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A New York nebbish gets mixed up in a South American revolution to impress the woman he loves.
On the Wide World of Sports television broadcast, American sportscasters Don Dunphy and Howard Cosell report that the president of the island Republic of San Marcos has been assassinated and replaced by a dictator, General Emilio M. Vargas. Meanwhile in New York, clumsy Fielding Mellish works as a product researcher at General Equipment, where he tests electrically warmed toilet seats, coffins with piped-in music and the new "Execusizer," a gym built into the desks of busy corporate heads. Unhappy with his job, Fielding blames his lack of success on the fact that he never finished college. Fielding has also been unsuccessful in his attempts to date women, until Nancy, a politically active college student, knocks on his door, asking him to sign a petition urging the United States to support the revolutionaries in San Marcos, who are rebelling against the new corrupt dictator. Although Nancy is busy with yoga classes and her women's group, Fielding talks her into going out with him. Smitten, he accompanies her to political rallies and riots, and eventually makes love to her. Fielding's newfound happiness is shattered when Nancy, feeling that "something is missing," breaks up with him. She explains that she needs someone who is a leader, more politically aware, and less emotionally, sexually and intellectually immature. The breakup depresses Fielding so much that he quits his job and decides to go to San Marcos, where he and Nancy had planned to vacation. Before leaving, he visits his parents, a surgeon and nurse who are in the middle of operating on a patient, to explain that he will be gone for a while. Disappointed that Fielding has not followed him into the family business, Dr. Mellish tries to give him confidence by insisting that he take over the operation, but his mother gives him her blessing. In impoverished San Marcos, where each peasant has been ordered to pay the dictator his weight in manure, a captured rebel is tortured by being forced to listen to a recording of Naughty Marietta , which prompts him to confess that the rebels are planning a revolution on July 4th. After Fielding checks into a hotel, he receives an invitation to dine with Vargas at the palace. During the meal, Vargas explains to Fielding that he wants to keep his people safe from Communism by exterminating "a few troublemakers." Vargas ignores Fielding's point that the rebels are not Communists and sticks Fielding with the bill. After Fielding leaves, Vargas and his men decide that Fielding is "perfect" for their plans. Later, Vargas' men, who are disguised as rebels, try to kill Fielding, intending to blame the death of an American citizen on the revolutionaries in order to win United States support for their regime. Fielding escapes, but is then captured by the real rebels, who take him to their leader, Esposito. At the rebels' camp, Fielding is told that Vargas has already reported his death to the newspapers and will kill him to prevent the truth from getting out. The rebels want him to stay and risk his life for their cause, but Fielding believes that being dead is "a tremendous drawback" to one's sex life and prefers to remain cowardly. However, he trains with the rebels and learns about guns, grenades, camouflage and first aid. When the camp is low on food, Fielding is sent to raid the town and, with a few other men, enters a café and orders a couple thousand sandwiches, wheelbarrows of cole slaw and some drinks, then has it delivered. Esposito later sends Fielding and two rebels to kidnap the British ambassador to hold as a hostage until imprisoned sympathizers are freed. While sedating the ambassador with sodium pentothal, Fielding accidentally renders his comrades unconscious. When the ambassador escapes, his revived co-workers flee and Fielding grabs a cross and joins a Catholic procession in order to evade some suspicious soldiers. Meanwhile, mistaking the United Jewish Appeal for the CIA, Vargas makes a pact with them for support, and when the rebels attack, he discovers that the Jewish fundraisers offer little protection. Although the CIA does send men, half the agents are sent to fight for the dictator and the other half to fight against him. His regime defeated, Vargas flees to the safety of Miami. After the rebels' victory, Esposito announces that he is the ruler of San Marcos, and orders that the country's official language will be Swedish and that citizens must now change their underwear every half hour, wearing it outside their clothing so that it can easily be checked. These proclamations and others cause the rebels to realize that power has driven Esposito mad. At the request of his comrades, Fielding takes over as president, but it is soon apparent that San Marcos needs the support of other countries in order to prevent future corrupt dictators from seizing control. The problem, Fielding and his close associates realize, is that Americans think of them as Communists, and Communists believe them to be American puppets. In addition, they have nothing to barter for aid, except bananas. Fielding's advisors urge him to go to the United States and raise money, but he knows that, back home, his reputation as an uneducated product tester has no clout. Disguised in a red beard and mustache, Fielding flies to the United States, where he is officially welcomed as San Marcos' leader. There Fielding's interpreter translates by repeating every English sentence in heavily accented English, until men in white coats with a butterfly net arrive to take him away. During a dinner fundraiser at which he is the speaker, Fielding tries to tell a joke about a farmer who has an incestuous relationship with both his daughters, but decides he is telling it to the wrong crowd. Nancy, who does not recognize him, approaches to express her admiration for the leader and, after they go to bed together, Fielding reveals his true identity, after which Nancy remarks that she now knows why something in their sexual encounter seemed to be missing. Meanwhile, the FBI sees through Fielding's disguise and, based on his record of involvement in riots and protests, assumes that he is trying to subvert the government. On the six o'clock news, newscaster Roger Grimsby reports that Fielding has been charged with being a subversive imposter. At his trial for charges of fraud, inciting a riot, conspiracy to overthrow the government and using the word "thighs" in mixed company, Fielding acts as his own lawyer. Both J. Edgar Hoover, who comes to court disguised as a black transvestite, and Miss America provide testimony against Fielding. Although an acquaintance describes Fielding as a "warm, wonderful human being," the court reporter types that he is a "conniving little rat." While the jury passes around a joint, Fielding, acting as both lawyer and defendant, attempts to cross-examine himself, causing the judge to order him bound and gagged. Fielding is found guilty on twelve counts and sentenced to fifteen years, but the time is suspended if he promises not to move into the judge's neighborhood. A free man, Fielding proposes to Nancy, and their wedding night at the Royal Manhattan Hotel is covered by Dunphy and Cosell for Wide World of Sports . From their spectator-filled hotel suite, Cosell provides a play-by-play description of the action. In an interview with Cosell after the consummation of their marriage, Nancy states that Fielding was not the best she has had, but also not the worst, and Fielding predicts that their next "bout" will occur in late spring. Cosell wraps up the interview by saying that "they may live happily ever after and again they may not," but promises to be there to cover the action.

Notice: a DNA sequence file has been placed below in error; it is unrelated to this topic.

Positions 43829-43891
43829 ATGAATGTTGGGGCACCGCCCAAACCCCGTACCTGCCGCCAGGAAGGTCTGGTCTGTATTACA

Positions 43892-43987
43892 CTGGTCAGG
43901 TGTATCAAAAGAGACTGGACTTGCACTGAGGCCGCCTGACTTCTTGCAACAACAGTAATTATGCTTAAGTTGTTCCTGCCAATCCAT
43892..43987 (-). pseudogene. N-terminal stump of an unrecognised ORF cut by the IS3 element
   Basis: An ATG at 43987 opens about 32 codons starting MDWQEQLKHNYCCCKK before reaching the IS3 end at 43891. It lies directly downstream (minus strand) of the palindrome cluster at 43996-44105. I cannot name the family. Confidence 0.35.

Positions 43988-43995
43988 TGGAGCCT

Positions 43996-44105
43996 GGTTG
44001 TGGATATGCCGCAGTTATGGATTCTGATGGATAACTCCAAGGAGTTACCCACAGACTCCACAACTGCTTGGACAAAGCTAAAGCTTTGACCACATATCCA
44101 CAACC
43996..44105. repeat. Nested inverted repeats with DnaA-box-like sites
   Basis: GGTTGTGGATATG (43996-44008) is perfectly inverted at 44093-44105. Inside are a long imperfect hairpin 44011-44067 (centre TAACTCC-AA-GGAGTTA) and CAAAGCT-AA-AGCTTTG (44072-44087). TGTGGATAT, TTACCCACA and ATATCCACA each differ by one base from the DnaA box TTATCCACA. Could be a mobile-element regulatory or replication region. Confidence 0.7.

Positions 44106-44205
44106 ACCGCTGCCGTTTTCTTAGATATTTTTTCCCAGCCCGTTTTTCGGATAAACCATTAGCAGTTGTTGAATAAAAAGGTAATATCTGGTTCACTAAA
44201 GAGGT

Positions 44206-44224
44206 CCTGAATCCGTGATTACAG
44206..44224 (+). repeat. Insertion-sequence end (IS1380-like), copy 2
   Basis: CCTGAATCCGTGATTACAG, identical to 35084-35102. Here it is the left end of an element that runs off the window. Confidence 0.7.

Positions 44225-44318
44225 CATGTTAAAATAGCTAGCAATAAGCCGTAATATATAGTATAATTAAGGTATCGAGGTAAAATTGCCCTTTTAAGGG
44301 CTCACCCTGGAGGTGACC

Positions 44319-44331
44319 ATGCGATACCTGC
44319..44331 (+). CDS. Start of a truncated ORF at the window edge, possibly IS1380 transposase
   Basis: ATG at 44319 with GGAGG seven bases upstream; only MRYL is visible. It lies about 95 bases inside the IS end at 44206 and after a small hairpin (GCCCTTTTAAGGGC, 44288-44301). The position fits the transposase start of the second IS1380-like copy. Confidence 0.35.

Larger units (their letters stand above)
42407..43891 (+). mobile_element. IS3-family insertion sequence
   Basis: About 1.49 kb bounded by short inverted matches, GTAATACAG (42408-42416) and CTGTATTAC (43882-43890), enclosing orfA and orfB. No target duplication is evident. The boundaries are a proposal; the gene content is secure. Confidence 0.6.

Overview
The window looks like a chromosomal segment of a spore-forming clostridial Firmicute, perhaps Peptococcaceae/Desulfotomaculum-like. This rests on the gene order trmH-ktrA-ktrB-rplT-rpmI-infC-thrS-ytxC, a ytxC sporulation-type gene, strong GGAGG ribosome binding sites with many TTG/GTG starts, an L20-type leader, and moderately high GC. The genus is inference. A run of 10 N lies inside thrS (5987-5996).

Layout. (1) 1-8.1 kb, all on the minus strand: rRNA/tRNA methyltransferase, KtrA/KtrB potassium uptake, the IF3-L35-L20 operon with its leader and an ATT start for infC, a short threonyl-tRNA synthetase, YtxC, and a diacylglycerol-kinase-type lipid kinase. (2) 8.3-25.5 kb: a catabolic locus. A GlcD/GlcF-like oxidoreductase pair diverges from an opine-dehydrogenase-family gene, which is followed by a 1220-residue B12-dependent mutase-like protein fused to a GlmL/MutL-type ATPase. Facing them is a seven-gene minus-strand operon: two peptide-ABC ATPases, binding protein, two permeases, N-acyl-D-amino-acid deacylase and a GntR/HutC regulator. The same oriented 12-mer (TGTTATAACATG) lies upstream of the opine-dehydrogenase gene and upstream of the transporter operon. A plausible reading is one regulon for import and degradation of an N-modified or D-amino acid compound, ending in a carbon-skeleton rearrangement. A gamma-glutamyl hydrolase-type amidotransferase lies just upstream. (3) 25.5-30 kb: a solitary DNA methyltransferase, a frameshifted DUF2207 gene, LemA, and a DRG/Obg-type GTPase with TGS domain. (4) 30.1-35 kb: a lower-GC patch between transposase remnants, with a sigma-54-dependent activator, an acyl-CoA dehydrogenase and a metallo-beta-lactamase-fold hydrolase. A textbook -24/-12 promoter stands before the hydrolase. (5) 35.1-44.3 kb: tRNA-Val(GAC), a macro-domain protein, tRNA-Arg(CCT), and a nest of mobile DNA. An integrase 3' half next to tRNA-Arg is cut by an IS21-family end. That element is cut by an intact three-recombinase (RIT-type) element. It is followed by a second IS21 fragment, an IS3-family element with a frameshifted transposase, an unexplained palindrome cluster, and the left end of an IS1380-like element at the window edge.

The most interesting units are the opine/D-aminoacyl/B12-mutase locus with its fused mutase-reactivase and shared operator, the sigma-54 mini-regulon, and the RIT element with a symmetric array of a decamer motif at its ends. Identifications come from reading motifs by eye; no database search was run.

Cast & Crew
|MPAA Ratings:||GP||Premiere Info:||New York opening: 28 Apr 1971; Los Angeles opening: 14 May 1971|
|Release Date:||1971||Production Date:||
A Jack Rollins & Charles H. Joffe Production
AFI-DVD*, EB*; AFI Library VHS; Netflix
|Color/B&W:||Color (DeLuxe)||Distributions Co:||United Artists Corp.|
|Sound:||Mono||Production Co:||Rollins & Joffe Productions|
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The funniest of woody's early comedies, Bananas is an episodic comedy that structures around a cuban like revolution that somehow involves a new York...